The most important point in this blog is as follows: there is nothing I put up on the Yankee Doodle Society website that is in any way different than a paper I would present to fellow academics, or an article that I would submit to an academic publisher. Whether footnotes appear or not, they are always in my head; this does not imply that I am entirely objective, for we are all limited by life experience, preferred ideology, and our access to, and interest in, primary source materials.

Why is the blog, though relatively popular, not even more widely seen? Because “moderation” is hegemonic and my blogs have traced the mostly invisible rise of the moderate men. The New Left and the Frankfurt Institute refugees (the critical theorists) did not invent or advance the turn to culturalism in the 1930s, in tandem with the New Deal assault upon freedom and its attendant laissez-faire capitalism and so-called American “imperialism.” See for example, Barton Swaim’s WSJ review of a reissued book by Roger Scruton’s Fools, Frauds, and Firebrands, that ostensibly reveals the illegitimate domination of New Leftists and critical theorists–including Gramsci, their supposed inspiration– in the academy. What Swaim leaves out (besides the social psychologists affiliated with FDR) is the introduction of multiculturalism in the early 20th century by those intellectuals who would blot out the red specter of proletarian internationalism in favor of the “progressive” internationalism of Woodrow Wilson.  And Woodrow Wilson is currently being rehabilitated by fellow corporatist liberals, despite his well-known racism.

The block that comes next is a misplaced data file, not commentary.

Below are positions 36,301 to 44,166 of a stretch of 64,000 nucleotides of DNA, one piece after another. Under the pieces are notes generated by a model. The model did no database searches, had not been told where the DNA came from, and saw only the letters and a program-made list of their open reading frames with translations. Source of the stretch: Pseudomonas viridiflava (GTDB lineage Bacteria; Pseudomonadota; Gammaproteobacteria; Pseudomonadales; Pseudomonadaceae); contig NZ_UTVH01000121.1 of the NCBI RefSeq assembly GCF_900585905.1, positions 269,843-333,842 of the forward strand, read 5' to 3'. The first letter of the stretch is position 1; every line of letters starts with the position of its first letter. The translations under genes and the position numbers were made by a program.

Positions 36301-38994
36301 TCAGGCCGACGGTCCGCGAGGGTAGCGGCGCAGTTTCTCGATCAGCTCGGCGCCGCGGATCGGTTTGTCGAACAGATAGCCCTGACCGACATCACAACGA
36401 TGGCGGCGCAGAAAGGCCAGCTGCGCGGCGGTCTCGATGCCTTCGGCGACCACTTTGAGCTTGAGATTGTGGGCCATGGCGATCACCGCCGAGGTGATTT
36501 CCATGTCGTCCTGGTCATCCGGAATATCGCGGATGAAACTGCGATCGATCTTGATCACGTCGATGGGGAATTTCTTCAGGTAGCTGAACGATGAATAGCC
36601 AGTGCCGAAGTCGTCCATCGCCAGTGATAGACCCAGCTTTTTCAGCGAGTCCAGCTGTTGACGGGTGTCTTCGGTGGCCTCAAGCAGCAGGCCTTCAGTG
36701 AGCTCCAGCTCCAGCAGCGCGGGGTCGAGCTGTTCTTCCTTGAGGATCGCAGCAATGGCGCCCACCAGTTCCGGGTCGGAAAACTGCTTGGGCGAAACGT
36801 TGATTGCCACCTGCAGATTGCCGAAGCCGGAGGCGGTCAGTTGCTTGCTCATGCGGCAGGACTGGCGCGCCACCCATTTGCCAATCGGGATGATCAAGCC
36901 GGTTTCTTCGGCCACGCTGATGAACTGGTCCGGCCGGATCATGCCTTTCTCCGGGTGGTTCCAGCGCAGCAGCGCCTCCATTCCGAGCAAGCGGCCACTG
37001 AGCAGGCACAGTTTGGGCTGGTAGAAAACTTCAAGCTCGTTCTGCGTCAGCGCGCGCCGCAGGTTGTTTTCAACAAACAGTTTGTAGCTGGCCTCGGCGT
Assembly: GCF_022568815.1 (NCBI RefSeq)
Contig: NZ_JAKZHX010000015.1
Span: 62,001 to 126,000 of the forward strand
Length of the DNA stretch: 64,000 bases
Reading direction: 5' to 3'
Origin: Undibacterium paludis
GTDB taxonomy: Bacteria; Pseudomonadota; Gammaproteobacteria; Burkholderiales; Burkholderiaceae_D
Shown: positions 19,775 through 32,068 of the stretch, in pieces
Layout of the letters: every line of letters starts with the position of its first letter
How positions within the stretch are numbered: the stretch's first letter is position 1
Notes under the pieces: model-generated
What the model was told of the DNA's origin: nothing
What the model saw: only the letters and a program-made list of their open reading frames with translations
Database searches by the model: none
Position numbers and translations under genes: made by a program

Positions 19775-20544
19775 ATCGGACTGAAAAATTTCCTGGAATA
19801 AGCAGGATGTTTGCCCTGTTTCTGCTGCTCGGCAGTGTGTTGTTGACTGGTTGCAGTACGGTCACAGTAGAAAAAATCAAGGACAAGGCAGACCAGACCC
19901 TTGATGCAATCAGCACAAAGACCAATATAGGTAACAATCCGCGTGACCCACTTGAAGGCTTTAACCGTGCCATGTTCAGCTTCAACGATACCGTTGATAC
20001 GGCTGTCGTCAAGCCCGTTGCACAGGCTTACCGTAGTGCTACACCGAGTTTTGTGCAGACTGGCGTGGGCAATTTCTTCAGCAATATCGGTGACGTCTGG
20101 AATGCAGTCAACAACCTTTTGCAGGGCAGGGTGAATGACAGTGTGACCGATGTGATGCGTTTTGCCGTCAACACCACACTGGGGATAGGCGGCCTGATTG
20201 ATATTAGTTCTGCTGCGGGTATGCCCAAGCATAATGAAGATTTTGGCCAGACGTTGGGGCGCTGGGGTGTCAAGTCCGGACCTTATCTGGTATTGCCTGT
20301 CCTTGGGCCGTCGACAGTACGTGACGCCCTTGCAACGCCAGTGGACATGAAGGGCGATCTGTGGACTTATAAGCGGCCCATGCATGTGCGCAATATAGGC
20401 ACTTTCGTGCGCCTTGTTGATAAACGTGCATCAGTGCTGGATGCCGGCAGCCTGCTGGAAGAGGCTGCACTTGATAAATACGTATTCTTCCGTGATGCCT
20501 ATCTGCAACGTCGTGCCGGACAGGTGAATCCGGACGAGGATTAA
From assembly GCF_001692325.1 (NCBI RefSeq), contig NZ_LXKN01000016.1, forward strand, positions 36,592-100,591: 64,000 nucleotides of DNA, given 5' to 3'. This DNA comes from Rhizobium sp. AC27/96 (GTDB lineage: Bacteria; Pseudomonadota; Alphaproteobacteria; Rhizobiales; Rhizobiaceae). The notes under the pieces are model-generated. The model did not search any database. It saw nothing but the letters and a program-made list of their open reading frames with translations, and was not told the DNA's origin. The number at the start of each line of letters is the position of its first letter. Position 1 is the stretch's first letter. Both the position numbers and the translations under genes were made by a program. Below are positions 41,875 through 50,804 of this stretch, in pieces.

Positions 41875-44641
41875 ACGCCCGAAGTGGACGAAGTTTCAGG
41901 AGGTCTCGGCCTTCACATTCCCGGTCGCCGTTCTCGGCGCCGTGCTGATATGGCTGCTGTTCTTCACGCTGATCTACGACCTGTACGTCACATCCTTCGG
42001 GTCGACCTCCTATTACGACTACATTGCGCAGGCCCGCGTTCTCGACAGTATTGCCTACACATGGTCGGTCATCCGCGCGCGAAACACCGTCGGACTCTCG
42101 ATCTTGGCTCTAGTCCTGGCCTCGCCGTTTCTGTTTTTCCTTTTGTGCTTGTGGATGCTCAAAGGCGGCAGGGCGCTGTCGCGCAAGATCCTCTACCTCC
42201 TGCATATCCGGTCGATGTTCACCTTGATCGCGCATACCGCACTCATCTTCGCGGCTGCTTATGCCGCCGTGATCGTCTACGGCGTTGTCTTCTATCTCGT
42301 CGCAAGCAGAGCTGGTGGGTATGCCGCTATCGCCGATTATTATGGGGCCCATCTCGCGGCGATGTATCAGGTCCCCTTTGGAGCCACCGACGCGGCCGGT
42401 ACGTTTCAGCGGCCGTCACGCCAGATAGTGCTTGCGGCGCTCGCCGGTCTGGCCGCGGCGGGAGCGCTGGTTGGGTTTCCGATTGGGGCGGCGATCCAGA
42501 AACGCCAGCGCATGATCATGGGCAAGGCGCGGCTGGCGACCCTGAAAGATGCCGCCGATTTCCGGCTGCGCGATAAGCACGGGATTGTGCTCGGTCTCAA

(For the New Deal turn to cultural history at the expense of “economic determinism” and science, see https://clarespark.com/2009/12/12/switching-the-enlightenment-corporatist-liberalism-and-the-revision-of-american-history/.)

We find ourselves in the early stages of an election campaign for the American presidency, horribly distracted by terrorism in France and San Bernardino, while the media establishment has kittens over the popularity of businessman and populist outsider Donald J. Trump. Currently, I am reading Milton Friedman’s popular book Capitalism and Freedom (1962), for I have exhausted myself in writing about what I already studied in graduate school and in the years following: the Melville Revival, the chief actors in the rise of cultural history and modern social psychology, the many faces of antisemitism, the founding of Israel, ongoing resistance to modernity, the various forms of fascism, and psychological warfare in general.